Friday, December 30, 2011

Texas delegation (July/August 2011)

When English speakers are learning Spanish, there are a lot of aspects of the language that can be confusing. One of these is the fact that Spanish uses two different words where English only uses "to know." We use the same word to say "I know how to do long division" or "I know that guy." Saber (know-how) refers more to knowledge of facts, whereas conocer has to do with familiarity.

We received a very special delegation at the end of July/ beginning of August. Of course, all the groups that visit are special to us, but we really enjoyed helping to host a group that was moving from *knowing about* (saber) La Misión Cristiana and our work with them to really *getting to know* first-hand (conocer) the reality of Nicaragua and the church itself.

University Christian Church in Fort Worth, TX began to learn about the work that Global Ministries supports in Nicaragua because they met us when we spent a weekend with them in May 2010 as part of our preparation for going overseas. When we applied to serve with Global Ministries, they were in the middle of an interesting and challenging process, where they wanted to send new missionaries but needed extra funds to be able to support them. So they were seeking candidates and funds at the same time for ten positions the board had identified as the top priorities around the world. We were the first applicants who found a good fit with one of these positions -- and UCC in Fort Worth was the first church that identified some income from their endowed funds that could support Global Ministries sending a missionary somewhere in the world.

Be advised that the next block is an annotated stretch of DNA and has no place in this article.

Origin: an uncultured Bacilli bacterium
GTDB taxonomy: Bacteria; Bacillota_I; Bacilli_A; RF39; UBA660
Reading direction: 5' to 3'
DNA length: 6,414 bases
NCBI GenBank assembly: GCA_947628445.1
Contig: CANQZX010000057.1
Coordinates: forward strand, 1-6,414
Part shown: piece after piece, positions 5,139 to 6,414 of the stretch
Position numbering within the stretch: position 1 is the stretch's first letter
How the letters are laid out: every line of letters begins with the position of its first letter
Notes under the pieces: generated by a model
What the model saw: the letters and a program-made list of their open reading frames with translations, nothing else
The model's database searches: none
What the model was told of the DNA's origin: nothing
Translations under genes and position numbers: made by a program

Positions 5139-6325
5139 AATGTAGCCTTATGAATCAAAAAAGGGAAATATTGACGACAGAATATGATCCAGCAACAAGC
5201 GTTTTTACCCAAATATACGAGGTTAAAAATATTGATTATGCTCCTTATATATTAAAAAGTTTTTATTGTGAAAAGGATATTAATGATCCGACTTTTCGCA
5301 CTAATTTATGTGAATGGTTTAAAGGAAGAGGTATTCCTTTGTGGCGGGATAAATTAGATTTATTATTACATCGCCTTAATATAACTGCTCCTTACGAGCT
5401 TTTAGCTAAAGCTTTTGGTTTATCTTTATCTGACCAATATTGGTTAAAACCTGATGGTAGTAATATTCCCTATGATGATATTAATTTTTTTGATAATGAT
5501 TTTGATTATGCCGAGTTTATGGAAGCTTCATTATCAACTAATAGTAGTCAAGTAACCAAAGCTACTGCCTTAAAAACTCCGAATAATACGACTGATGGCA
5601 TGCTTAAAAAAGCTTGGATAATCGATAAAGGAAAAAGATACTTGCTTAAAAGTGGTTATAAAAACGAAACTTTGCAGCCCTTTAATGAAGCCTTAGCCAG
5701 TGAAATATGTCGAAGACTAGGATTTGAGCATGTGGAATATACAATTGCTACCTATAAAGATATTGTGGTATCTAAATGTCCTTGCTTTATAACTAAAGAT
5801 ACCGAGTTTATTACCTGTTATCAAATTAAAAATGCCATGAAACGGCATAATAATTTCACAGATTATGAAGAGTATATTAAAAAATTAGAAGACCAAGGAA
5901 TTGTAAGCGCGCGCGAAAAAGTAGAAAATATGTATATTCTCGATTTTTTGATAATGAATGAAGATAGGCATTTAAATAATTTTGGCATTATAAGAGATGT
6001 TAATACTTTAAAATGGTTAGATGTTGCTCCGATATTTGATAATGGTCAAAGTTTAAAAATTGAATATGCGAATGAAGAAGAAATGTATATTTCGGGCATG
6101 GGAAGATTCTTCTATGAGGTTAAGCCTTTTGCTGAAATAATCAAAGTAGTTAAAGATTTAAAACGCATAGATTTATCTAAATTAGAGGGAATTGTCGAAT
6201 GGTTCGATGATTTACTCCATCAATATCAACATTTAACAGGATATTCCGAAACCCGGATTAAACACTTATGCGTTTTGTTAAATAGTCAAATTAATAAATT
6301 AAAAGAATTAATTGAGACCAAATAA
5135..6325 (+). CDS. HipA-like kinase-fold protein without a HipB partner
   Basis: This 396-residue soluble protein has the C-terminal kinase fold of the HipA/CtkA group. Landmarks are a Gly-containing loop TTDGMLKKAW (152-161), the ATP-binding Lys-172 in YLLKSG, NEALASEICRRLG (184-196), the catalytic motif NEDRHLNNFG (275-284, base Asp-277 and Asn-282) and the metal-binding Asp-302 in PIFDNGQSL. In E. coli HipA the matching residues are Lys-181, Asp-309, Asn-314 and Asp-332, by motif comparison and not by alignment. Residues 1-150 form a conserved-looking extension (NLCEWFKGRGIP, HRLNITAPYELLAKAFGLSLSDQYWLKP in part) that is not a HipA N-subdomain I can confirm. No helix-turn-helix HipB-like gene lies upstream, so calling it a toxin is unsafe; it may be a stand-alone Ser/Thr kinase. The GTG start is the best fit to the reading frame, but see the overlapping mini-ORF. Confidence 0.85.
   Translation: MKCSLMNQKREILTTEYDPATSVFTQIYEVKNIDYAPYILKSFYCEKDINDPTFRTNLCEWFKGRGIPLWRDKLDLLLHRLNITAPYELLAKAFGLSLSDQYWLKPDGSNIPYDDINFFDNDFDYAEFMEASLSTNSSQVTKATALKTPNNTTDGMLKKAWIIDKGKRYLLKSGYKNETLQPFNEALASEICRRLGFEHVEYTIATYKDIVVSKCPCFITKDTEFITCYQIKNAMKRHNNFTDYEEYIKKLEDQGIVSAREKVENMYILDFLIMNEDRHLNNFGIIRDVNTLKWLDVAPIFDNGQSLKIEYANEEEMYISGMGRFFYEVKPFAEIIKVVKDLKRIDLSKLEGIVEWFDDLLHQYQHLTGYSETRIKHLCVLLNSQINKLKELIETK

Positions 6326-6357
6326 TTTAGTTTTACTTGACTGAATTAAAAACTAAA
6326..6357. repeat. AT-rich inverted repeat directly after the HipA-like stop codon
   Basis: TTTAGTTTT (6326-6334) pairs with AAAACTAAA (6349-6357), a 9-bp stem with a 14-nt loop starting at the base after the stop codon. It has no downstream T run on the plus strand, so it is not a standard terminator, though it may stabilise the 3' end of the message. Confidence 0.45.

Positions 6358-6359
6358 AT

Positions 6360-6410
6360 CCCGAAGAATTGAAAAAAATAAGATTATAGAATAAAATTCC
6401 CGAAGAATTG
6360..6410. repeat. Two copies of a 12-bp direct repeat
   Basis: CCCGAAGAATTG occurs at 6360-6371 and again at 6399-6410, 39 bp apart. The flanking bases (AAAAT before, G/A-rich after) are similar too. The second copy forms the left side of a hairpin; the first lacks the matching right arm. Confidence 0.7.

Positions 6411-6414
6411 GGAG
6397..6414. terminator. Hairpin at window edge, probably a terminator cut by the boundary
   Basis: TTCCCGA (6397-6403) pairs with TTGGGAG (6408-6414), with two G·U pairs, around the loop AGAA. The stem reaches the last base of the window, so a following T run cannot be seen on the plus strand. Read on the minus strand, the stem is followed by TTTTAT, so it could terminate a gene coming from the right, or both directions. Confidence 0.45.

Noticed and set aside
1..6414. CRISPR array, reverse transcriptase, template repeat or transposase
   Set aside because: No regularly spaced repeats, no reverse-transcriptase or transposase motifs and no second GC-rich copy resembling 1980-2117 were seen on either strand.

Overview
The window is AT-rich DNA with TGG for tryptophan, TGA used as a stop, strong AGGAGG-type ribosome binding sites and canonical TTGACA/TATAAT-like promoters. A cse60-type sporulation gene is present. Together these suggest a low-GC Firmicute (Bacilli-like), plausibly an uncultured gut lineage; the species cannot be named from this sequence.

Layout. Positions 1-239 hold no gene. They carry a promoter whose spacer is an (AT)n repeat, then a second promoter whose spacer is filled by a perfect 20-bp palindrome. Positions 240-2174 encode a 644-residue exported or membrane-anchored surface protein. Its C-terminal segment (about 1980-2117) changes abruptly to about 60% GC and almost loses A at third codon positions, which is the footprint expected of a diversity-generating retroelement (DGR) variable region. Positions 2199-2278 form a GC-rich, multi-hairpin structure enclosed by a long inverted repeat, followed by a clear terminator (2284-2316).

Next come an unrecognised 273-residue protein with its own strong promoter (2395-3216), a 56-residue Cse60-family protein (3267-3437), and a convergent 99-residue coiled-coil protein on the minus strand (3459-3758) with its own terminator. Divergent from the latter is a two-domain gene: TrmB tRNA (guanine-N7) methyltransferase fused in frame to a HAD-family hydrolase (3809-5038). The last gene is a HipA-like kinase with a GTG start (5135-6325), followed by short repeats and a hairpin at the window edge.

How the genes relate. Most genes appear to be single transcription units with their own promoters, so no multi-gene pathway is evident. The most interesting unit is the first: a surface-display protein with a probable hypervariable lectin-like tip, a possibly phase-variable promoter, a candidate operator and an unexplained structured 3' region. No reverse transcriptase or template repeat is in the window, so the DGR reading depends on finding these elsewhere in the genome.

So, shortly after UCC called Global Ministries to share that they were ready to give the funds, we got a call to come in for the interview. And not too long after that, La Misión got the call saying that, if they were willing, they would be receiving us as missionaries. La Misión voted to receive us at their annual General Assembly in March.